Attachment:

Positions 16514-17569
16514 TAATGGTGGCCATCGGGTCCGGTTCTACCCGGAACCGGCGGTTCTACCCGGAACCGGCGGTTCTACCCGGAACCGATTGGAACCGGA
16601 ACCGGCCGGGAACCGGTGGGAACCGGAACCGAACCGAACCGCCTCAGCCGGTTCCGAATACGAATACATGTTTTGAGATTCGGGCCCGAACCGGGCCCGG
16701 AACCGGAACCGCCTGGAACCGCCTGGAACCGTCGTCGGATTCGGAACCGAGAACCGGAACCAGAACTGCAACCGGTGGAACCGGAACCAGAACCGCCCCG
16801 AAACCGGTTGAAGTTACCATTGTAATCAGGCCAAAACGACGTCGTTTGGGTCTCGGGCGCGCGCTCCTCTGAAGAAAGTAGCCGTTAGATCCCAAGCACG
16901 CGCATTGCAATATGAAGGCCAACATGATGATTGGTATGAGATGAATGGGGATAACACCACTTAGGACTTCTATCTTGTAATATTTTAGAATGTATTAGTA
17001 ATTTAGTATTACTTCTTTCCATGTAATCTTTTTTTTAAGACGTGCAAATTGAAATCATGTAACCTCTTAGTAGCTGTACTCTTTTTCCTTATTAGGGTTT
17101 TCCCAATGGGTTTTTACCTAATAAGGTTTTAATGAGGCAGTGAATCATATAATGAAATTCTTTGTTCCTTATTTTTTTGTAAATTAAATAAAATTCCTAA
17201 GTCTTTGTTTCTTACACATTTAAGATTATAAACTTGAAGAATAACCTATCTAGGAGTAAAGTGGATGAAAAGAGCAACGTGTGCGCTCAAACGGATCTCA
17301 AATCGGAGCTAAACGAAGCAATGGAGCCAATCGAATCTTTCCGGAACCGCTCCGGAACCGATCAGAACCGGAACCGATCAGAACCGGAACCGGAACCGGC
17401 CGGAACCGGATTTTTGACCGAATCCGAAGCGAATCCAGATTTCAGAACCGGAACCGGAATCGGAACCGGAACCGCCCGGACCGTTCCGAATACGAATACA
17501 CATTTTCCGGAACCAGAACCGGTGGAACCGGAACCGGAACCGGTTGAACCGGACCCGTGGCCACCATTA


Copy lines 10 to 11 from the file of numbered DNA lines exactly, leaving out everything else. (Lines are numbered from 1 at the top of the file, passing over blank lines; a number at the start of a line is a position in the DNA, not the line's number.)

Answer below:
17301 AATCGGAGCTAAACGAAGCAATGGAGCCAATCGAATCTTTCCGGAACCGCTCCGGAACCGATCAGAACCGGAACCGATCAGAACCGGAACCGGAACCGGC
17401 CGGAACCGGATTTTTGACCGAATCCGAAGCGAATCCAGATTTCAGAACCGGAACCGGAATCGGAACCGGAACCGCCCGGACCGTTCCGAATACGAATACA